When I was about the same age I burnt my whole hand on an iron. I KNEW iron's were hot and BAD but I wanted to help daddy and make sure it was unplugged, so I grabbed it by the hot side... and it was already unplugged... We were going to a bbq (whole reason for ironing the shirt in the first place) and although I stopped crying I kept shaking my hand. My father described it as the most pathetic and heart wrenching thing to watch, and he felt terrible, even though it wasn't his fault. He explained his guilt to one of his buddies (and this is a group of doctors), and this fine MD suggested mixing my next dose of Tylenol with some beer, after the tylenol-beer I wasn't shaking my hand anymore... and so started my life of drinking. We all have stories like this, it's how we learn, they are TERRIBLE to watch but part of growing up. Hopefully Ezra feels better now.

kirsten

At least you know you gave him full warning and had full confirmation that he knew the danger. Now he really knows.
It kills you to know they are in pain though. Wanna feel better about yourself?
Last week I took my three for hair cuts, trying to keep the mayhem of a 5yr old and two 3 yr olds to a minimum. While trying to pay, and help one three yr old in the potty, and saying Hi to another mom friend and her kids walking in, amidst the mayhem kids start helping themselves to cups water from a water cooler. Only my 3yr old (the one not in the bathroom with me) helping himself to a cup of water from the Red Spout, Oh Yes SCALDING HOT. Scalded his lip and the inside of his mouth and tip of his tongue. Those Screams, I know them well. MY baby, OMG I wince and even the thought of how painful that must have been. The guilt, I am still not over it and may never be. The kid, one week later, totally fine. Except now he has a a scab on his upper lip from face planting while running down the driveway. Dang kids.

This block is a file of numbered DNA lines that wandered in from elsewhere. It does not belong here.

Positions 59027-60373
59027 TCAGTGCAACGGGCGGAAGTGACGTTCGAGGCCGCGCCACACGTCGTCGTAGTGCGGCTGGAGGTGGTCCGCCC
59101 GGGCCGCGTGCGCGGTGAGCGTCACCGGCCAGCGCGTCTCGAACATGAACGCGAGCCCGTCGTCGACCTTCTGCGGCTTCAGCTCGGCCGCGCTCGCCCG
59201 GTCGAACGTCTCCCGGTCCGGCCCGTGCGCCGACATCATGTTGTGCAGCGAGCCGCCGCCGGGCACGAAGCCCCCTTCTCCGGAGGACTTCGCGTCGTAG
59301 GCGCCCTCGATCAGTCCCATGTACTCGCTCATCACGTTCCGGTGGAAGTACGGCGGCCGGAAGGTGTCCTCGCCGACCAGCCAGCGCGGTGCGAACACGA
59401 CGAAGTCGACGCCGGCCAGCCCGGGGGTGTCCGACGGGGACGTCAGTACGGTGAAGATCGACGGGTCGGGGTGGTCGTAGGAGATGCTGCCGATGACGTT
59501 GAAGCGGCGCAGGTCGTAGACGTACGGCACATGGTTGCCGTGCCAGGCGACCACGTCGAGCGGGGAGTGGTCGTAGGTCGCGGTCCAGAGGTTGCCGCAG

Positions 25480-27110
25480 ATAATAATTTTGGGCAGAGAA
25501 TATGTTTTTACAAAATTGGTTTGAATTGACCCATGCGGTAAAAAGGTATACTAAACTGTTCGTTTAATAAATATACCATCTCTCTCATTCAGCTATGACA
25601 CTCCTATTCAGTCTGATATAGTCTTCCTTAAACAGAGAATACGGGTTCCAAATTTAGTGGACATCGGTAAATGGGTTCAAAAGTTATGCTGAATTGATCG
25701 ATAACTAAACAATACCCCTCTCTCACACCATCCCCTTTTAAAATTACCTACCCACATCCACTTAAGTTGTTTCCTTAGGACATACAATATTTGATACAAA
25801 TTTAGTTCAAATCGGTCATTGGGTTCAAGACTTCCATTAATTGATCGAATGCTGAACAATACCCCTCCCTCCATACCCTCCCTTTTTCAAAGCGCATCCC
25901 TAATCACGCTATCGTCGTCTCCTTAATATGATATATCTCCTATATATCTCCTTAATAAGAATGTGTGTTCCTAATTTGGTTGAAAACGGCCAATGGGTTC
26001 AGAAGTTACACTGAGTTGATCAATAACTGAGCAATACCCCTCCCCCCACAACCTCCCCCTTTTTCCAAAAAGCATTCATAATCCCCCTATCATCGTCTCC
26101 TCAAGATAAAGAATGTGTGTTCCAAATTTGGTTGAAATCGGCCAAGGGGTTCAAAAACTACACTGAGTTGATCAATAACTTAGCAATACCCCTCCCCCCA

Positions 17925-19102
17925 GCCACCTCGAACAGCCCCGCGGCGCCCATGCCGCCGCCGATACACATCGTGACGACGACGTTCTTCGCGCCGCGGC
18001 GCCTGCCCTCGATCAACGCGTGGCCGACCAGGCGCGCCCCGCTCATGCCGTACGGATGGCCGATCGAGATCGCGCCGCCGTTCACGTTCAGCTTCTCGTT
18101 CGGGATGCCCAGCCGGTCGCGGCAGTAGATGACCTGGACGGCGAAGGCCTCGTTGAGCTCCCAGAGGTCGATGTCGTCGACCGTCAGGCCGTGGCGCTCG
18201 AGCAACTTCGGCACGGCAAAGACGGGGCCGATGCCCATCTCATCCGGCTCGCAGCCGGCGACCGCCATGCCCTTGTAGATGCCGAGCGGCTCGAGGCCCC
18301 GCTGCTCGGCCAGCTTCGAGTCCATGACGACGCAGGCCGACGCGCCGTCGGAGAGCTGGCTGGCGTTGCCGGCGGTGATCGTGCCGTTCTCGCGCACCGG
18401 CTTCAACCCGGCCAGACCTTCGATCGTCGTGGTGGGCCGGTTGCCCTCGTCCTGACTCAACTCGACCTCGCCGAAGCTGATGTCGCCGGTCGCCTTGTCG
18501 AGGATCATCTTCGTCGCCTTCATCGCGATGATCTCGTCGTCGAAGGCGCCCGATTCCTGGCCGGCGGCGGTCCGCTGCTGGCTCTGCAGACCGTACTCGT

Jules

Aw jeez... just HAD to find out for himself, huh. Poor little dude. At least now he knows firsthand, and it wasn't worse, because you can pretty much rest assured he won't be trying THAT again.

Mo Weinhardt

You handled that beautifully, and thank you for cooking with your boy. (Kids just want to be included!)